Girl, father fight new Illinois' law on moment of silence in school

Sunday, October 28, 2007

CHICAGO -- A 14-year-old girl and her outspoken atheist father filed a federal lawsuit Friday challenging a new Illinois law requiring a brief period of prayer or reflective silence at the start of every school day.

The lawsuit asks the court to declare the law unconstitutional, said attorney Gregory Kulis, who represents Dawn Sherman, a freshman at Buffalo Grove High School, and her father Robert Sherman, a radio talk show host.

Kulis said the law is an attempt to inject religion into public schools in violation of the First Amendment. The suit also seeks a temporary restraining order to halt schools' obeying the law until the case is decided. A judge will consider that request at a hearing Monday.

The lawsuit names Gov. Rod Blagojevich and officials of Township High School District 214 as defendants. School district spokeswoman Venetia Miles said schools will continue to comply with the law.

Blagojevich spokesman Abby Ottenhoff said the law was passed over the governor's veto.

"We don't believe requiring time for reflection is the role of government," Ottenhoff said.

Sherman said he went to court after he asked the school board to ignore the law and was rebuffed. The school district informed him it would carry out the moment of silence during third period, beginning Tuesday, the lawsuit said.

"What we object to is Christians passing a law that requires the public school teacher to stop teaching during instructional time, paid for by the taxpayers, so that Christians can pray," Sherman told The Associated Press.

An Illinois law called the Silent Reflection and Student Prayer Act already allowed schools to observe a moment of silence if they wanted. A new measure changed just a single word: "may" observe became "shall" observe.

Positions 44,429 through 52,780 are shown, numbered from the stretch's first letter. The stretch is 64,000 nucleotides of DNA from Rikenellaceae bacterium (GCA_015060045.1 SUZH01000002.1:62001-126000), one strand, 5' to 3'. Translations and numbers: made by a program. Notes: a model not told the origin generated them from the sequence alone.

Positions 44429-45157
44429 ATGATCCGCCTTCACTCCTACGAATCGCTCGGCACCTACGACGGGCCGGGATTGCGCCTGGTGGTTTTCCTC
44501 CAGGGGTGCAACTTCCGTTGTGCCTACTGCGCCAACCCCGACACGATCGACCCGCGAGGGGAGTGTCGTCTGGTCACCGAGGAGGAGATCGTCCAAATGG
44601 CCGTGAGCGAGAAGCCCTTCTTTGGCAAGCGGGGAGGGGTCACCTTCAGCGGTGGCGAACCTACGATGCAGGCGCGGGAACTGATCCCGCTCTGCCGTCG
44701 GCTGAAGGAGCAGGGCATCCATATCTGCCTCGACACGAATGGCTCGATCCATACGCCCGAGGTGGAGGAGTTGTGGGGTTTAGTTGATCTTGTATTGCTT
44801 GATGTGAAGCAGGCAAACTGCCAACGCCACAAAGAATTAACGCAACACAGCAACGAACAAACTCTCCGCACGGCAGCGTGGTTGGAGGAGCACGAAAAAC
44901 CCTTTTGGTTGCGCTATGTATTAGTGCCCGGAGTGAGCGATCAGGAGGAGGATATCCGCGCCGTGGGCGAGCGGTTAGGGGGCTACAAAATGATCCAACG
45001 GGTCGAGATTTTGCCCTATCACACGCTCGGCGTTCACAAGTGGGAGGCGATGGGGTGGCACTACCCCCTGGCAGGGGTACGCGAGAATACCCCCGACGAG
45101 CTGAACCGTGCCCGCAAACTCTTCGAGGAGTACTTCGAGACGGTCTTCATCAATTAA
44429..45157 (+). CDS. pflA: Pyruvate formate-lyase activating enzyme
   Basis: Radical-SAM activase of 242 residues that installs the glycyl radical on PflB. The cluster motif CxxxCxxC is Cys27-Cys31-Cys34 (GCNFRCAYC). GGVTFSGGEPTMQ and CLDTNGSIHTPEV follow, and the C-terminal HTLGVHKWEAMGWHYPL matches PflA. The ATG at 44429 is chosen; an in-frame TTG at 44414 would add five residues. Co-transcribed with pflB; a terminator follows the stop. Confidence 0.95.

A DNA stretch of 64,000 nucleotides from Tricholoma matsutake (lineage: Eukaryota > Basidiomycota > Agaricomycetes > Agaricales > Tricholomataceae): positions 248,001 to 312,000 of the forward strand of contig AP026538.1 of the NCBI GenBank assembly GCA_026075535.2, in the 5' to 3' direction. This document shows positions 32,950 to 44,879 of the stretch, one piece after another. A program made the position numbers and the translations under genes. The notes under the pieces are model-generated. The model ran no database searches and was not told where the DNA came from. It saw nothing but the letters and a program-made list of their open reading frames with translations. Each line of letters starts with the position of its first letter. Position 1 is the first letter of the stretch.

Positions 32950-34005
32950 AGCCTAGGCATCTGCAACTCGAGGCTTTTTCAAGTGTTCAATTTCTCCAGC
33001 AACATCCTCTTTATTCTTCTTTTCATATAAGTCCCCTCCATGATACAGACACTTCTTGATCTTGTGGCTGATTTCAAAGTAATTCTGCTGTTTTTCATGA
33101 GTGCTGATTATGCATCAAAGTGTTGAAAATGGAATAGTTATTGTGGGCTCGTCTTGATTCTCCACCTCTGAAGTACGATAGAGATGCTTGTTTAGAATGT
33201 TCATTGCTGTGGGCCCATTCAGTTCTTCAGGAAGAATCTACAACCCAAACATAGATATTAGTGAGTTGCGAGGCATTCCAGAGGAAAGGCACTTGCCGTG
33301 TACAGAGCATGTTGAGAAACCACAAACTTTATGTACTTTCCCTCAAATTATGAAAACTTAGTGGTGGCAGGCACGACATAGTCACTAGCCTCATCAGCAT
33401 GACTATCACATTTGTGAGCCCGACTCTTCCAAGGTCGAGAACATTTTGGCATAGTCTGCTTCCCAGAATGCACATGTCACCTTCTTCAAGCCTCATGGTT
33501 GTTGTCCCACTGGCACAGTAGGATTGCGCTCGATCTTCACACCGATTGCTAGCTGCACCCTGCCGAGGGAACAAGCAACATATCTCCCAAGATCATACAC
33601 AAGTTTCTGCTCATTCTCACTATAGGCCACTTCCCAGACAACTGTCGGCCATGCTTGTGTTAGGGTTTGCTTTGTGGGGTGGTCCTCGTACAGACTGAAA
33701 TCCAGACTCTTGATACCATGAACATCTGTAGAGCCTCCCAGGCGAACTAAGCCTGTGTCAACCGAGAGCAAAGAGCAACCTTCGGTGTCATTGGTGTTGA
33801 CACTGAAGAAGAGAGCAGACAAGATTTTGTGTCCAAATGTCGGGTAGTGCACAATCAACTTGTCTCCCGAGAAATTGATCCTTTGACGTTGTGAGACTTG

The Illinois law originally passed during the spring legislative session, but Blagojevich vetoed it, saying he had doubts about its constitutionality. Lawmakers overrode the veto this month.

It's not Sherman's first church-and-state lawsuit and not the first to involve his children. He has sought removal of religious symbols from city seals and a ban on Boy Scout meetings at public schools.

Some school administrators have complained the law is too ill-defined and puts many teachers and some students in an awkward position.

The Shermans may have legitimate concerns, but they are suing the wrong party when they target the school district, said Brian McCarthy, an attorney for the district.

"The General Assembly -- for better, worse, foolish or wise -- passed this law and it's not up to school districts to pick and choose which laws they follow," McCarthy said. "He needs to go after the entity that enforces that law."

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